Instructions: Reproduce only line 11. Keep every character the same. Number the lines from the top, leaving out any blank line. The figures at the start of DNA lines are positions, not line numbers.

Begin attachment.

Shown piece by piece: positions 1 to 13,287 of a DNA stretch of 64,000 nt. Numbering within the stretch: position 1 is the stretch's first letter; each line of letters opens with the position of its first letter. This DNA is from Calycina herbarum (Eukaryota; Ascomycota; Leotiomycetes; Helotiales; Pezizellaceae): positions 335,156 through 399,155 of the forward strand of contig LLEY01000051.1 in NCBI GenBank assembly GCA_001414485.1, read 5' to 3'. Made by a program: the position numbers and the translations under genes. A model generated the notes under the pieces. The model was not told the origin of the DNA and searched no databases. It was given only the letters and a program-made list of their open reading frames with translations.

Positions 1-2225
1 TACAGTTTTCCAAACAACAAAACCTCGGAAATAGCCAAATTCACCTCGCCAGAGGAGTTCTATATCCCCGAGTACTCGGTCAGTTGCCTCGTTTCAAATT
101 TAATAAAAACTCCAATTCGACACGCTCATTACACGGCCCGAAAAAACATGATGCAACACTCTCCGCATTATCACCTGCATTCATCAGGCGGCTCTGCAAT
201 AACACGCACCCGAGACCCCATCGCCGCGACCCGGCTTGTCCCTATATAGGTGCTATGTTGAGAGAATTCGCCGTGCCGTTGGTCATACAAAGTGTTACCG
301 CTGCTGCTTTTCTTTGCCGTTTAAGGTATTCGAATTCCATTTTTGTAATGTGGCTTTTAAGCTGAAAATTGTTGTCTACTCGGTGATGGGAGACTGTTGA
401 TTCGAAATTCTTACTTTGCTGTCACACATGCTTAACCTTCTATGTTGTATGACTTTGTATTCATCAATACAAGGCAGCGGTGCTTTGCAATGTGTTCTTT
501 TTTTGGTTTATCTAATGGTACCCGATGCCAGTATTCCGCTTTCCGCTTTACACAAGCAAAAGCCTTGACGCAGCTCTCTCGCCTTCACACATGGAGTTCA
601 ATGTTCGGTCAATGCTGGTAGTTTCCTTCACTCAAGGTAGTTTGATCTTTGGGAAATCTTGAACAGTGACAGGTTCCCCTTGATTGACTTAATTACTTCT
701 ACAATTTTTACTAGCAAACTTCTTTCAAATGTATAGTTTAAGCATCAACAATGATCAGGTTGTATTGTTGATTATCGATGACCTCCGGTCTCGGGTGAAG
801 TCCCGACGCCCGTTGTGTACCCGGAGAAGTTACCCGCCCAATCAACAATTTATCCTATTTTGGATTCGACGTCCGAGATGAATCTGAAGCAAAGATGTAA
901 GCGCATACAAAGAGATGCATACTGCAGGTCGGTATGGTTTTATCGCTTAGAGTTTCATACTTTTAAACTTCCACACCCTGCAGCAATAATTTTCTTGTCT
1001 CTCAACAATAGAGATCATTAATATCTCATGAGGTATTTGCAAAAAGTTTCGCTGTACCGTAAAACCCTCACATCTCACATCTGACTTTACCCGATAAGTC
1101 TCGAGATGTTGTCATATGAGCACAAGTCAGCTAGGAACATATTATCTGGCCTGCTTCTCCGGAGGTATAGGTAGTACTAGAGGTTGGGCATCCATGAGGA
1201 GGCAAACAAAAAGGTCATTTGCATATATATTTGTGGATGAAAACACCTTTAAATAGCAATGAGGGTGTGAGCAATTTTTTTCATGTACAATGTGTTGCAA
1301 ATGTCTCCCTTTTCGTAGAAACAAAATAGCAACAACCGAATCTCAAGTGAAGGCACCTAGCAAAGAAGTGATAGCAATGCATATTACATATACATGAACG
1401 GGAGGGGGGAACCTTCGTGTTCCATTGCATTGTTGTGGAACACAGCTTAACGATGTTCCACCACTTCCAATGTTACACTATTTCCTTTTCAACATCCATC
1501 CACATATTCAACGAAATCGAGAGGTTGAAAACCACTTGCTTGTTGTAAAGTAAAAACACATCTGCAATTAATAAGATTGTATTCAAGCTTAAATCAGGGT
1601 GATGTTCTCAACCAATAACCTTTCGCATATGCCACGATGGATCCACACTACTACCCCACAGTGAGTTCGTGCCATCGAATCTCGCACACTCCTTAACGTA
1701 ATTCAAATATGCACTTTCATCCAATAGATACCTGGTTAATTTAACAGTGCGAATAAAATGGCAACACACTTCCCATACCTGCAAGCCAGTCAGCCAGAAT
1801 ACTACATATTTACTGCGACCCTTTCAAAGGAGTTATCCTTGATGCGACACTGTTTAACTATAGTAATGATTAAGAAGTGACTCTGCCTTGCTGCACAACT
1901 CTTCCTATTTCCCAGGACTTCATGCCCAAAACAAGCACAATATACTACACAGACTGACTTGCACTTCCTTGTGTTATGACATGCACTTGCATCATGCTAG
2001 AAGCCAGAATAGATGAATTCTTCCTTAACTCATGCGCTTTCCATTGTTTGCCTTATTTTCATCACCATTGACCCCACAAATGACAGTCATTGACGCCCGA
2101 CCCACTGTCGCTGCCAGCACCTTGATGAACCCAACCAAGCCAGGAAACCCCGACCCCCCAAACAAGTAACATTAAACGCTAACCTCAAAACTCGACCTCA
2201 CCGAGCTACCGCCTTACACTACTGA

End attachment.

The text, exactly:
801 TCCCGACGCCCGTTGTGTACCCGGAGAAGTTACCCGCCCAATCAACAATTTATCCTATTTTGGATTCGACGTCCGAGATGAATCTGAAGCAAAGATGTAA